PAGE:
[Numpy-discussion] Numpy and PEP 343

David M. Cooke cookedm at physics.mcmaster.ca
Tue Feb 28 13:48:02 EST 2006

Tim Hochberg <tim.hochberg at cox.net> writes:

> <pie-in-the-sky>
> An idea that has popped up from time to time is delaying evalution of
> a complicated expressions so that the result can be computed more
> efficiently. For instance, the matrix expression:
> a = b*c + d*e
> results in the creation of two, potentially large, temporary matrices
> and also does a couple of extra loops at the C level than the
> equivalent expression implemented in C would.
> The general idea has been to construct some sort of psuedo-object,
> when the numerical operations are indicated, then do the actual
> numerical operations at some later time. This would be very
> problematic if implemented for all arrays since it would quickly
> become impossible to figure out what was going on, particularly with
> view semantics. However, it could result in large performance
> improvements without becoming incomprehensible if implemented in small
> enough chunks.
> A "straightforward" approach would look something like:
>    numpy.begin_defer()    # Now all numpy operations (in this thread)
>    are deferred
>    a = b*c + d*e # 'a' is a special object that holds pointers to
>                          #  'b', 'c', 'd' and 'e' and knows what ops to
>    perform.
>    numpy.end_defer() # 'a' performs the operations and now looks like
>    an array
> Since 'a' knows the whole series of operations in advance it can
> perform them more efficiently than would be possible using the basic
> numpy machinery. Ideally, the space for 'a' could be allocated up
> front, and all of the operations could be done in a single loop. In
> practice the optimization might be somewhat less ambitious, depending
> on how much energy people put into this. However, this approach has
> some problems. One is the syntax, which clunky and a bit unsafe (a
> missing end_defer in a function could cause stuff to break very far
> away). The other is that I suspect that this sort of deferred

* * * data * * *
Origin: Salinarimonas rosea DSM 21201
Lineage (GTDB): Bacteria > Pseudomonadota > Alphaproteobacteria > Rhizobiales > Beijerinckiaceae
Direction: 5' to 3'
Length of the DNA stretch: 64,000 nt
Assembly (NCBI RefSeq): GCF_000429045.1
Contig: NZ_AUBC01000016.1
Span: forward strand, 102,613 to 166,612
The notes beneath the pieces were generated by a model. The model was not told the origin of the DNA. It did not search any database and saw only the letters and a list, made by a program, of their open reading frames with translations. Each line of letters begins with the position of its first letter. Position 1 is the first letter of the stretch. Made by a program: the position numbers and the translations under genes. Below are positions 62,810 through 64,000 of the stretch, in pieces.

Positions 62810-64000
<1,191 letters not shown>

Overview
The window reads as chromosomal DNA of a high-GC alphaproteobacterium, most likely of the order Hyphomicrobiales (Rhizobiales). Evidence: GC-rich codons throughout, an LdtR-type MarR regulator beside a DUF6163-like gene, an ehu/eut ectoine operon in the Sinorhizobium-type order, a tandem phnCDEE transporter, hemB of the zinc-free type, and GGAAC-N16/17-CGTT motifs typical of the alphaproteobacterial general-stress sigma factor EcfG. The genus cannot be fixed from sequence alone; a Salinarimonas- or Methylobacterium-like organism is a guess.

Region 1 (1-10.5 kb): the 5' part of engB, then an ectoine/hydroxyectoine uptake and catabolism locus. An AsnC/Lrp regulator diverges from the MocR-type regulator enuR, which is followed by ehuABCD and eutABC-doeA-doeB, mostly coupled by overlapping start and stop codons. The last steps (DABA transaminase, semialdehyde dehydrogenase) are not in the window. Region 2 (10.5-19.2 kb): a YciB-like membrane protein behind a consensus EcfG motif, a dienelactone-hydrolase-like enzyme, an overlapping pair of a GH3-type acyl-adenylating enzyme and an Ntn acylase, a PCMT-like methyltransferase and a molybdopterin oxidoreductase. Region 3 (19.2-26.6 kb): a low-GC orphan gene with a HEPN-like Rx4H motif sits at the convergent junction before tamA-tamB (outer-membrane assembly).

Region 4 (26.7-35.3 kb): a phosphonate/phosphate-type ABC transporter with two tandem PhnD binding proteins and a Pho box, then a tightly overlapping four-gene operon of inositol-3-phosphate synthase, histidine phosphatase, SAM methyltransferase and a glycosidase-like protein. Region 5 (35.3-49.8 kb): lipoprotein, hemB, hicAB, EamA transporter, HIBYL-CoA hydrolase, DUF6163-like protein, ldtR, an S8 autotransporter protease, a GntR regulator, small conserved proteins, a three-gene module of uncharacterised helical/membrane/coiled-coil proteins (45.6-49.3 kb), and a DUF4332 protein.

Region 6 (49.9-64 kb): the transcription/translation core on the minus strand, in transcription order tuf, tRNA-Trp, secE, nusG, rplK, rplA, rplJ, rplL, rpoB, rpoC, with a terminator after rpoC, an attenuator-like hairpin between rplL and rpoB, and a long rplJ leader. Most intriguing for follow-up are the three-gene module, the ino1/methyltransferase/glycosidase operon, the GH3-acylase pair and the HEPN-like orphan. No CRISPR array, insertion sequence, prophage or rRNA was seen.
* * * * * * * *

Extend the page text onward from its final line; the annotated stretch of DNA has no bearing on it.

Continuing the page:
> evaluation makes multiple views of an array even more likely to bite
> the unwary.

This is a good idea; probably a bit difficult. I don't like the global
defer context though. That could get messy, especially if you start
calling functions.

> The syntax issue can be cleanly addressed now that PEP 343 (the 'with'
> statement) is going into Python 2.5. Thus the above would look like:
> with numpy.deferral():
>    a = b*c + d*e
> Just removing the extra allocation of temporary variables can result
> in 30% speedup for this case[1], so the payoff would likely be large.
> On the down side, it could be quite a can of worms, and would likely
> require a lot of work to implement.

Alternatively, make some sort of expression type:

ex = VirtualExpression()

ex.a = ex.b * ex.c + ex.d * ex.e


compute = ex.compile(a=(shape_of_a, dtype_of_a), etc.....)

This could return a function that would look like

def compute(b, c, d, e):
    a = empty(shape_of_a, dtype=dtype_of_a)
    multiply(b, c, a)
    # ok, I'm making this one up :-)
    fused_multiply_add(d, e, a)
    return a

a = compute(b, c, d, e)

Or, it could use some sort of numeric-specific bytecode that can be
interpreted quickly in C. With some sort of optimizing compiler for
that bytecode it could be really fun (it could use BLAS when
appropriate, for instance!).

or ... use weave :-)

|David M. Cooke                      http://arbutus.physics.mcmaster.ca/dmc/
|cookedm at physics.mcmaster.ca

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